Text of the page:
The first case was that of a 53 year old woman, treated 5 months after covid. After 9 sessions, the acupuncture point Yingxiang (LI20) was added and progress accelerated. The second case was a 38 year old man, treated 7 months after covid. His treatments included the point Yingxiang from the outset, and he also improved.

The team states “The mechanism by which the reduction in olfactory dysfunction was achieved in this case is unknown, but previous reports showed that acupuncture may have had an effect that included anti-inflammatory effects and nerve activation. Moreover, a previous study of olfactory abnormalities after upper respiratory tract infection considered that acupuncture with LI20 may have a positive effect on the cognitive processing of odours….Our experiences show that acupuncture treatment can be an adjunct to modern medical treatment as it is effective within a short period for treating residual olfactory dysfunction after healing from COVID-19 infection. The application of acupuncture treatment may be a new option for patients who are resistant to modern medical treatments or who are unable to continue treatment because of strong side effects.”

(Case Report: Acupuncture is an effective treatment for olfactory dysfunction in the post COVID-19 condition. Frontiers in Neurology, 23 August 2022.)

Acupuncture helps Loss of Sense of Smell after Infection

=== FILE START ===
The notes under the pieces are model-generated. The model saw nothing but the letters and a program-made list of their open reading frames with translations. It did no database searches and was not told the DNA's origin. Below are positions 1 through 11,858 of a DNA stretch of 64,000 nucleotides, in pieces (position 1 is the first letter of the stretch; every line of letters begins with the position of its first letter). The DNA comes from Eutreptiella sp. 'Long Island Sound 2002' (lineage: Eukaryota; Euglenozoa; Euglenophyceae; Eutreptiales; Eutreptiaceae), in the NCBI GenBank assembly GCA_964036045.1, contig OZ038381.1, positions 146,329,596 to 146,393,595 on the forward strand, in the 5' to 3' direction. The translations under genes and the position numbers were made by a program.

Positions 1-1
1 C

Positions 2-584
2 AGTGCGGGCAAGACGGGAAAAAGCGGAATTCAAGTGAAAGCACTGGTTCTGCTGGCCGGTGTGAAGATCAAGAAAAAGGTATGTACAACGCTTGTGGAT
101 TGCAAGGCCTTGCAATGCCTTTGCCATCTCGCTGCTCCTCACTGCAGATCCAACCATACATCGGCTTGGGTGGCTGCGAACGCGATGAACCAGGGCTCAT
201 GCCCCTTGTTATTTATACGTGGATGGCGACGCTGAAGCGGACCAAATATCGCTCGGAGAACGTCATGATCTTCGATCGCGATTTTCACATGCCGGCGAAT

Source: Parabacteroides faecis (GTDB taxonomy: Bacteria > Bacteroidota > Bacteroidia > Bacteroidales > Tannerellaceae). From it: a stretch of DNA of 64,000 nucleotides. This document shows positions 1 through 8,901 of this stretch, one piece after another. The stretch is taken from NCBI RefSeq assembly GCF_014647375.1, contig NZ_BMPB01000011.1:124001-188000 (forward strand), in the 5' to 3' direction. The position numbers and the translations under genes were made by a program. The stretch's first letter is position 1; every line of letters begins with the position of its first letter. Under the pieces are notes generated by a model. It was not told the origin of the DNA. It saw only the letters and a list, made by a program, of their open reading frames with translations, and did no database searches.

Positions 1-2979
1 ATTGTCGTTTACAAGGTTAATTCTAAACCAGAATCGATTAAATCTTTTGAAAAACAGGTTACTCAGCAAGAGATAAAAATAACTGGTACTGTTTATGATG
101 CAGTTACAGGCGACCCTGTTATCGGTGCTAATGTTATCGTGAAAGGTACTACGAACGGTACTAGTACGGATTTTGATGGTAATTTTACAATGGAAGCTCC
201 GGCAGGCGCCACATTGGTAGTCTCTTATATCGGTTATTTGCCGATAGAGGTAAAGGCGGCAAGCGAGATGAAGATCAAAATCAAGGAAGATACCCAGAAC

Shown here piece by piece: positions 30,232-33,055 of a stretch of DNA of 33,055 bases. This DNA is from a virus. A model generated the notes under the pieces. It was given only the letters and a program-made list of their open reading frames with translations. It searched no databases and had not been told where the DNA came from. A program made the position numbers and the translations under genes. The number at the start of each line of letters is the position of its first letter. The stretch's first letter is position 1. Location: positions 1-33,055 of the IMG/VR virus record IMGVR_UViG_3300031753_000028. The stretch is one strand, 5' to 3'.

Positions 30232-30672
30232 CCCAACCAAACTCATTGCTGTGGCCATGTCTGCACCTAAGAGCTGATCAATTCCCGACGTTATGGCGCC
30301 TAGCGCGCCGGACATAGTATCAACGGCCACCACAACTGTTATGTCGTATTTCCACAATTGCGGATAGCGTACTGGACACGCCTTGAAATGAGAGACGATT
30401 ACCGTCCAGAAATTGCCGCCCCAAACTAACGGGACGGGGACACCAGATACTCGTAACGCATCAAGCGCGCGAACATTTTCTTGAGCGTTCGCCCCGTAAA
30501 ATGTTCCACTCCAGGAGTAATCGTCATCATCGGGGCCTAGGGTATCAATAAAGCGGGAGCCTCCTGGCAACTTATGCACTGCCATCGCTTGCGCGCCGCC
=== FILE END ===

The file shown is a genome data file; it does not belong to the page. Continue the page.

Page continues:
Acupuncture helps loss of sense of smell after infection. Researchers in Germany have found that acupuncture helps loss of sense of smell following an upper respiratory infection, and is an effective supplementary treatment option. Sixty patients with such symptoms were recruited at the Department of Otorhinolaryngology, Technische Universität, Dresden. They were randomly assigned to receive either acupuncture or sham acupuncture, for twelve sessions at approximately two sessions per week. True acupuncture was observed to increase olfactory function in 20% of patients, which was double that observed in the sham acupuncture group. Improvements were significantly better in those patients with a shorter duration of the disorder. No adverse effects were reported during acupuncture treatment.

The researchers write “It is interesting to note that odour discrimination, but not odour threshold, improved in response to acupuncture. An explanation could be that odour discrimination appears to involve higher-level cognitive functions to a higher degree compared to odour thresholds. Acupuncture has previously been shown to have effects on cognitive function in patients following a stroke. Therefore, it might be hypothesized that acupuncture has positive effects on the cognitive processing of odours.”

(Acupuncture is associated with a positive effect on odour discrimination in patients with postinfectious smell loss – a controlled prospective study. European Archives of Oto-Rhino-Laryngology, March 2022.)

Acupuncture relieves Allergic Rhinitis Symptoms